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12/1/2008 | 4 MINUTE READ

Productivity Improvements Star At SPE Blow Molding Conference

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New and innovative techniques to help processors reduce energy consumption, eliminate secondary operations, and raise productivity were center stage at the recent SPE Blow Molding Conference in Bartlesville, Okla.

New and innovative techniques to help processors reduce energy consumption, eliminate secondary operations, and raise productivity were center stage at the recent SPE Blow Molding Conference in Bartlesville, Okla. A novel extruder for industrial blow molding is claimed to offer the highest productivity in the industry and a new flexible die ring for optimizing wall thickness
gained its first commercial application. Other news at the conference included a next-generation online leak detector with higher throughput and new in-mold cutting and punching techniques that eliminate secondary operations and reduce labor.



The new Q Extruder from Kautex Machines Inc. is said to offer the highest productivity for extrusion-blow molding of technical parts and packaging. Kautex has tested it in 60-, 120-, and 150-mm sizes. The 150-mm model can process HDPE at 1870 lb/hr, reportedly a 30% improvement over current models.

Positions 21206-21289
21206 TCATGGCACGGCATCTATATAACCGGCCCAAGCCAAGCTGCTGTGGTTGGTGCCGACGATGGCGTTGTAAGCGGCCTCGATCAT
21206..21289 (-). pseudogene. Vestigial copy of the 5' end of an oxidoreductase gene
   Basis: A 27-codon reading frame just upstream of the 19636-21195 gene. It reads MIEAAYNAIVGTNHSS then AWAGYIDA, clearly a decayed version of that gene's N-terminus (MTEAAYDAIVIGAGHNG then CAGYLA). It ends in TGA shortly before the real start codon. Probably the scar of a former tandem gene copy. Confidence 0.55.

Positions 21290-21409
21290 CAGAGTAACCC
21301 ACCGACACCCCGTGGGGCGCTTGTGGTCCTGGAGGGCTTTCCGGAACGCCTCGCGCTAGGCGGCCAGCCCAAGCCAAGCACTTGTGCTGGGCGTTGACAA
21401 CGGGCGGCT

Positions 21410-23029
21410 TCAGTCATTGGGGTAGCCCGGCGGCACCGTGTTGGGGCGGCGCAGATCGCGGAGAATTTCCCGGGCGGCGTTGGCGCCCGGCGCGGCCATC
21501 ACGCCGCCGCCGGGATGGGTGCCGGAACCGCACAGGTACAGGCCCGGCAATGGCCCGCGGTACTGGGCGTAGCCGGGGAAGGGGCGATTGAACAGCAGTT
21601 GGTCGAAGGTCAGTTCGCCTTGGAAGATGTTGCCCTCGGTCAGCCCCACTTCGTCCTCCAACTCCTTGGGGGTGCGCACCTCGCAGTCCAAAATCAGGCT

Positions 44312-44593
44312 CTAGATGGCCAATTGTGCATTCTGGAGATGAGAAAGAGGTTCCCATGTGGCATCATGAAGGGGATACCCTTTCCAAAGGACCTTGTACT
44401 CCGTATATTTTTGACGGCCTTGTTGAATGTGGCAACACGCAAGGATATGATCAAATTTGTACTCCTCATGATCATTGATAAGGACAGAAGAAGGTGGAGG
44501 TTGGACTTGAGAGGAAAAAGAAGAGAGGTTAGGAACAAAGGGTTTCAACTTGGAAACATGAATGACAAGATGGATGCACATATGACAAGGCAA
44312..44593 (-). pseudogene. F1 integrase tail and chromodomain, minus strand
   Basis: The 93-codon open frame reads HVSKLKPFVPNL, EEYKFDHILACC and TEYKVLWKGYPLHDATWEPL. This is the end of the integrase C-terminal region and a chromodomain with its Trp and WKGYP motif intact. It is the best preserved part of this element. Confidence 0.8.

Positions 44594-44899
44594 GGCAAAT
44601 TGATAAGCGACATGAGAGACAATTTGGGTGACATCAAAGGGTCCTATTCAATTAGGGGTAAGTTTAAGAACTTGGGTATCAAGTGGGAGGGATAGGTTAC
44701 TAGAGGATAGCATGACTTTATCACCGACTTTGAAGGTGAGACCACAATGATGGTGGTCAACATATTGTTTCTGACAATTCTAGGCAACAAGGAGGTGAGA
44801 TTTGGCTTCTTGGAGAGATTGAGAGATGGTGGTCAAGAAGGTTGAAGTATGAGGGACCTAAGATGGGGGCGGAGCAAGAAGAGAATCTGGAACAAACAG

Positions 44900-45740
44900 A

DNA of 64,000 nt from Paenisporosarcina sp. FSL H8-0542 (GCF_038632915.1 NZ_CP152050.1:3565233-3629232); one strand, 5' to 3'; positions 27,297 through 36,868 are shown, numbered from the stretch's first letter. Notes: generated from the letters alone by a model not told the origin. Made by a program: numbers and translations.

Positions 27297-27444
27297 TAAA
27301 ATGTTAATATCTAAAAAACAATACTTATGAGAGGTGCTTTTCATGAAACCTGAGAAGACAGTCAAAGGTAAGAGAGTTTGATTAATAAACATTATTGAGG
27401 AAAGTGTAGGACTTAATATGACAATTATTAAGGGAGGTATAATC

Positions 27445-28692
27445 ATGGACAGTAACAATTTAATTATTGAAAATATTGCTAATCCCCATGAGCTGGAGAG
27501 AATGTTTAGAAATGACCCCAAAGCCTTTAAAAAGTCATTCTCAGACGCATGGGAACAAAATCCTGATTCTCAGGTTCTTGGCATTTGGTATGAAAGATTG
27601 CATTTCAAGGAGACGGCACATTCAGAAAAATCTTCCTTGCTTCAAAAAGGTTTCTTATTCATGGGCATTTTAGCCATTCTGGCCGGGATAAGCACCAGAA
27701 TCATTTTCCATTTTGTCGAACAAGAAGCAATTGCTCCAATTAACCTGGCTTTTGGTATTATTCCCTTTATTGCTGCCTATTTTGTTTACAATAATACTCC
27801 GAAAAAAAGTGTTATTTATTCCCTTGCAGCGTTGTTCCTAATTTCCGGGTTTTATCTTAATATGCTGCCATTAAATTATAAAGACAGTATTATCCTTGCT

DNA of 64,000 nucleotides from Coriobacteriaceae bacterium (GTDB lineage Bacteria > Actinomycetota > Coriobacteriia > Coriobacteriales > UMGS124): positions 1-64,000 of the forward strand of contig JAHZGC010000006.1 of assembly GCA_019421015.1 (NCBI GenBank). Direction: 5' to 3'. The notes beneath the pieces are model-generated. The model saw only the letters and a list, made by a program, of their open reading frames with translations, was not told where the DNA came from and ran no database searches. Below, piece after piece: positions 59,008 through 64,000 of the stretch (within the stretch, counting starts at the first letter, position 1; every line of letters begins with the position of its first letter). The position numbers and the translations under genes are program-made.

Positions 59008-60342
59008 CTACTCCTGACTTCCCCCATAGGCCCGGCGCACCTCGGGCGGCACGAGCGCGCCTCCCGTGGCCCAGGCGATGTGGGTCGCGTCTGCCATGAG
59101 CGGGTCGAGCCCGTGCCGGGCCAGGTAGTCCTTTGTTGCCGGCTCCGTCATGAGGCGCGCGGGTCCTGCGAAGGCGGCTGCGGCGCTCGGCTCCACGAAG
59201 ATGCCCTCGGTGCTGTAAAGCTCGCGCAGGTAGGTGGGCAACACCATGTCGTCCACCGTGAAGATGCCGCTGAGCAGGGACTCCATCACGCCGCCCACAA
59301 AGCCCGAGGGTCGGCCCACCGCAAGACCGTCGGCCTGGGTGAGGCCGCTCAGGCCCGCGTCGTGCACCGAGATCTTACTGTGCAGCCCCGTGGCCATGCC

What’s more, it reportedly cuts energy consumption by 29% with a new barrier screw, spiral-grooved feed section, and water-cooled motor and drive. “With the soaring cost of energy, we decided to focus on the extruder, which is the largest energy consumer in the blow molding process,” says Chuck Flammer, v.p. of sales. 

The barrier screw and spiral-grooved feed section reportedly impart less shear, resulting in a melt that is 15° C cooler at maximum plasticating rate. A higher plastication rate is achieved at the lower melt temperature with less energy use and a shorter cycle time. The water-cooled motor and drive are also big energy savers vs. air-cooled versions, according to Kautex. The new extruder design also means longer wear life for the screw and barrel.

The company also offers the new screw, feed section, and drive/motor as retrofits for existing machines. They sell at a premium but there is a long-term net savings due to reduced energy use, according to Flammer.

Kautex is also examining different barrier screws with additional shear lands and new drive concepts such a direct drive without a gearbox and special torque motors.



A new flexible die ring for optimizing wall-thickness distribution has been commercialized for the first time in an extrusion blow molded part. The die ring was introduced at the K 2007 show in Dusseldorf. The Big Bobby Car, a toy produced by BIG-Spielwarenfabrik GmbH in Germany, uses this device to shave 50 g off the 1.8-kg part, trim cycle time by 6 sec, and improve part quality.